Tuesday, 29 July 2008

Farmers Face Fertilizer Shortage

The Irrawaddy News

The Burmese department of agriculture is not providing farmers with an adequate supply of chemical fertilizer for the monsoon paddy, forcing prices to rise in the country’s agricultural heartland.

“The government is currently selling only one bag (50 kg) of fertilizer for every 20 acres,” a farmer in Nyaunglebin Township, Pegu Division, told The Irrawaddy on Monday.

Burmese farmers normally use 25 kg of chemical fertilizer per acre to produce at least 80 baskets (1668.8 kg) of paddy. The government usually supplies one 50-kg bag for every three acres of paddy, according to the farmer.

“We are only producing about 50 baskets of paddy per acre. If we added more fertilizer, our yield would increase by more than 30 baskets,” said Win Maung, a farmer from Waw Township, Pegu Division.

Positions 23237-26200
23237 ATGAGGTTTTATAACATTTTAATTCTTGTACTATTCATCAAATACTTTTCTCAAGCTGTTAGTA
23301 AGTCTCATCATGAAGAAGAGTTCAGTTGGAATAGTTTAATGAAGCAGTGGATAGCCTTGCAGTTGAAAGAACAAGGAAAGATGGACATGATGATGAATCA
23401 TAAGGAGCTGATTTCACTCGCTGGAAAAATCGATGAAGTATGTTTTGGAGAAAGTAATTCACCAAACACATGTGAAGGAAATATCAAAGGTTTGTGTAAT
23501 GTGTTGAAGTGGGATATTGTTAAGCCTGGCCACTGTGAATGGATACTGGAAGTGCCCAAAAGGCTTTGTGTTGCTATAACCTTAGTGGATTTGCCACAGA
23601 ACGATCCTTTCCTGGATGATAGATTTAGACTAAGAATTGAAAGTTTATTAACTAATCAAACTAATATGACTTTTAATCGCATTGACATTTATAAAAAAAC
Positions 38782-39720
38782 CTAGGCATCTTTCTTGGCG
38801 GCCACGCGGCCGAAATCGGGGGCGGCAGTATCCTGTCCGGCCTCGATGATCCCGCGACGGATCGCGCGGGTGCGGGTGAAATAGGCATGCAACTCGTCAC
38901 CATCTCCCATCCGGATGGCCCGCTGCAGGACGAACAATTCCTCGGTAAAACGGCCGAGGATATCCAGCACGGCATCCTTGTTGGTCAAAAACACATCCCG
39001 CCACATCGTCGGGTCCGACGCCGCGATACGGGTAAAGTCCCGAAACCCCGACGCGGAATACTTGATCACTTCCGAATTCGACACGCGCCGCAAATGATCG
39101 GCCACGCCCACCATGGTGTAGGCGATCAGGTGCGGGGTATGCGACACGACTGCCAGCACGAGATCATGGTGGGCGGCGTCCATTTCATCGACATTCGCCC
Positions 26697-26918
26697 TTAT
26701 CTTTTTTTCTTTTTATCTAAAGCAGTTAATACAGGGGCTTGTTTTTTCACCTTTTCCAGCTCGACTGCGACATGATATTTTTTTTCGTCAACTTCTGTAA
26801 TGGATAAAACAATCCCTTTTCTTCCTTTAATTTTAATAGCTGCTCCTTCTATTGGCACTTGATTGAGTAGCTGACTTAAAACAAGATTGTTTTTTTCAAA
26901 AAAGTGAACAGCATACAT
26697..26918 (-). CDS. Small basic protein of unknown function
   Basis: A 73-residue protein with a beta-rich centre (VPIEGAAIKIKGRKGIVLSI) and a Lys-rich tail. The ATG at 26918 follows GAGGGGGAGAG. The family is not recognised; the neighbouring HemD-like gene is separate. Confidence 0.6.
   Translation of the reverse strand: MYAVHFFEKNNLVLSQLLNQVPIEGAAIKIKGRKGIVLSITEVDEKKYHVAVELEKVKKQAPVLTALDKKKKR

The Burmese government operates three factories which produce low-cost fertilizer for the entire country. Fertilizers are also imported from neighboring countries through Maungdaw in Arakan State, Muse in Shan State and Myawaddy in Karen State, according to a fertilizer merchant in Pegu.

In the past, fertilizers were mainly imported from Bangladesh and Thailand, but at present, China is the source of about 90 percent of the fertilizer used in Lower Burma, said the merchant. The UAE, Saudi Arabia and Indonesia also supply small quantities.

“Fertilizer prices have increased everywhere in Burma this paddy season, because the Burmese government can’t produce enough for farmers’ needs,” he added.

In the third week of July, the price of a 50-kg bag of urea fertilizer increased from 29,000 kyat (US $25) to 31,000 kyat ($26.70) in Pegu Township. The government price was 21,000 kyat ($18) per 50-kg bag.

There are about 19 million acres of farmland under cultivation in Burma, 19 million bags of chemical fertilizer bags every year.

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